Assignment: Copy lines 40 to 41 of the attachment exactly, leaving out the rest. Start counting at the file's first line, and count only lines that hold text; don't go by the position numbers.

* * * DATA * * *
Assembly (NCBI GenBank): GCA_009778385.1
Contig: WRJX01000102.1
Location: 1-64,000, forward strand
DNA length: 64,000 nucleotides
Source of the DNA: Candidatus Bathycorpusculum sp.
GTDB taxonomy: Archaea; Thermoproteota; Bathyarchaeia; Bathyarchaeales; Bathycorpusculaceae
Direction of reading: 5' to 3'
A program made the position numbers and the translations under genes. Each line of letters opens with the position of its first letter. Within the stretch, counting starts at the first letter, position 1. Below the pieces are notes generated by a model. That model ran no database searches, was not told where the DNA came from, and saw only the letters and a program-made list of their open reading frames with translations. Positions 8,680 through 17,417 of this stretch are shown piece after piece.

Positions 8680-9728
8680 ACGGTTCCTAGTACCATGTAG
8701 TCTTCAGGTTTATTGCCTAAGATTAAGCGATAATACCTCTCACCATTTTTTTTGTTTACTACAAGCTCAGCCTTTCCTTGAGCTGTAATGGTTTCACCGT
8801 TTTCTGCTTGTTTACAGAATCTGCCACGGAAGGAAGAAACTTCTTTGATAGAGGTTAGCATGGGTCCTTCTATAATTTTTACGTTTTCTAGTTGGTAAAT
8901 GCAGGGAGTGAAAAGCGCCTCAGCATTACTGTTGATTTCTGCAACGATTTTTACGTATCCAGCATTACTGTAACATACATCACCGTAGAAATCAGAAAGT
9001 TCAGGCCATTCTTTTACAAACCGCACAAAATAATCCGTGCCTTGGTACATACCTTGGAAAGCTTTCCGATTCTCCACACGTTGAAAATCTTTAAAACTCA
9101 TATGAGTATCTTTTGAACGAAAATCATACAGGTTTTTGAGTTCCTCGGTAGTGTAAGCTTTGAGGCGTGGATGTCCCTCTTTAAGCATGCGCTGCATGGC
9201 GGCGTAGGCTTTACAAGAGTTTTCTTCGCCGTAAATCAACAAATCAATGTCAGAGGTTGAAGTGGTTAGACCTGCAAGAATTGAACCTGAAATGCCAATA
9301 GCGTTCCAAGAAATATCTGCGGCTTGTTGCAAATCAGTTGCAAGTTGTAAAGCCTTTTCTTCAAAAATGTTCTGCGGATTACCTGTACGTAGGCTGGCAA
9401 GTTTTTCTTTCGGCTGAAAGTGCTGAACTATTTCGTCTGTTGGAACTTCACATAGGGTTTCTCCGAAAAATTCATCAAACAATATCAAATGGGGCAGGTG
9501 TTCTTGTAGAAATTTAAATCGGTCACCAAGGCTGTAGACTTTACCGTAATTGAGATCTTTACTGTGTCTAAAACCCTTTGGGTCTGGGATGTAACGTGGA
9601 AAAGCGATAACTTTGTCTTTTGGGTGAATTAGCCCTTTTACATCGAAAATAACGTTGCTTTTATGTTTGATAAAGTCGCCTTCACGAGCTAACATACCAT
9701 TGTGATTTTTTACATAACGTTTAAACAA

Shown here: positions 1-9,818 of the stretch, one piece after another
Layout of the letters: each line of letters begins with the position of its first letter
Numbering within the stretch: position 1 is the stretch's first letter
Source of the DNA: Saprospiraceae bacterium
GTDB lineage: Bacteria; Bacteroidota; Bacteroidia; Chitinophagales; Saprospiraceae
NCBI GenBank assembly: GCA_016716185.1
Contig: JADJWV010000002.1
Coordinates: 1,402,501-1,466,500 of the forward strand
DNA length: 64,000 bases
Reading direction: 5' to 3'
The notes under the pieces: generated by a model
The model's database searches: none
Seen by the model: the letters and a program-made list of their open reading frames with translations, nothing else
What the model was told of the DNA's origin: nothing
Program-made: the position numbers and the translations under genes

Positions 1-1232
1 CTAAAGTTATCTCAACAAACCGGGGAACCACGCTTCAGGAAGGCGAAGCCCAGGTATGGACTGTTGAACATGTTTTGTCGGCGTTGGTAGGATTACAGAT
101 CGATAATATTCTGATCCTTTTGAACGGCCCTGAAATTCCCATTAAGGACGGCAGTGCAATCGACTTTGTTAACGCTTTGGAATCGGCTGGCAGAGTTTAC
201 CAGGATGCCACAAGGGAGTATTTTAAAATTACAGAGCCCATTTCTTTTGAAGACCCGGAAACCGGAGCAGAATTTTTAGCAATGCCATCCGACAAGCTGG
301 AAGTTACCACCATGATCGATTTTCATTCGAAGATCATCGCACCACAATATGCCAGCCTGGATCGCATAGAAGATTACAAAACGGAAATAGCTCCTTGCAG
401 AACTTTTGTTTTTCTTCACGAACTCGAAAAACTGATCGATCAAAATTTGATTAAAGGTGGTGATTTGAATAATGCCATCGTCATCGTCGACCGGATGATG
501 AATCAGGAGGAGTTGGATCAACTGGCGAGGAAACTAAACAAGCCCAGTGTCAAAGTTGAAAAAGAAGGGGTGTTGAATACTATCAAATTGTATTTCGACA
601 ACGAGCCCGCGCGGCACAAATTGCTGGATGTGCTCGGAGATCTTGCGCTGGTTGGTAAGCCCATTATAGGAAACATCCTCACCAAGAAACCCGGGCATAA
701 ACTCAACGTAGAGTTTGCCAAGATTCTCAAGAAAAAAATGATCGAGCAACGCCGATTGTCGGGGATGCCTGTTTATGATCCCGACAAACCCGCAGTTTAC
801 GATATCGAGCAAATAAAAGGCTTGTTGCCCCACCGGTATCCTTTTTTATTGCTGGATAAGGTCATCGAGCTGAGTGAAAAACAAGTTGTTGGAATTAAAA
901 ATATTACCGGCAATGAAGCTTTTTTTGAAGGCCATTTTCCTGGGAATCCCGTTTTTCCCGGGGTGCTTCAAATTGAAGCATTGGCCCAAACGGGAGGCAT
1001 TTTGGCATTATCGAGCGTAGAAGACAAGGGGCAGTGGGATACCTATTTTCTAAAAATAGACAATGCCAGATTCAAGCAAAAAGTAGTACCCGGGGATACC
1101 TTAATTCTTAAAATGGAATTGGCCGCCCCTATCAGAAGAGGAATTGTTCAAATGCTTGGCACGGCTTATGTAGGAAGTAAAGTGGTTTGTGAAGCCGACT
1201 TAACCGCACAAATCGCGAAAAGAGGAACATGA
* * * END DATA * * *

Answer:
201 CAGGATGCCACAAGGGAGTATTTTAAAATTACAGAGCCCATTTCTTTTGAAGACCCGGAAACCGGAGCAGAATTTTTAGCAATGCCATCCGACAAGCTGG
301 AAGTTACCACCATGATCGATTTTCATTCGAAGATCATCGCACCACAATATGCCAGCCTGGATCGCATAGAAGATTACAAAACGGAAATAGCTCCTTGCAG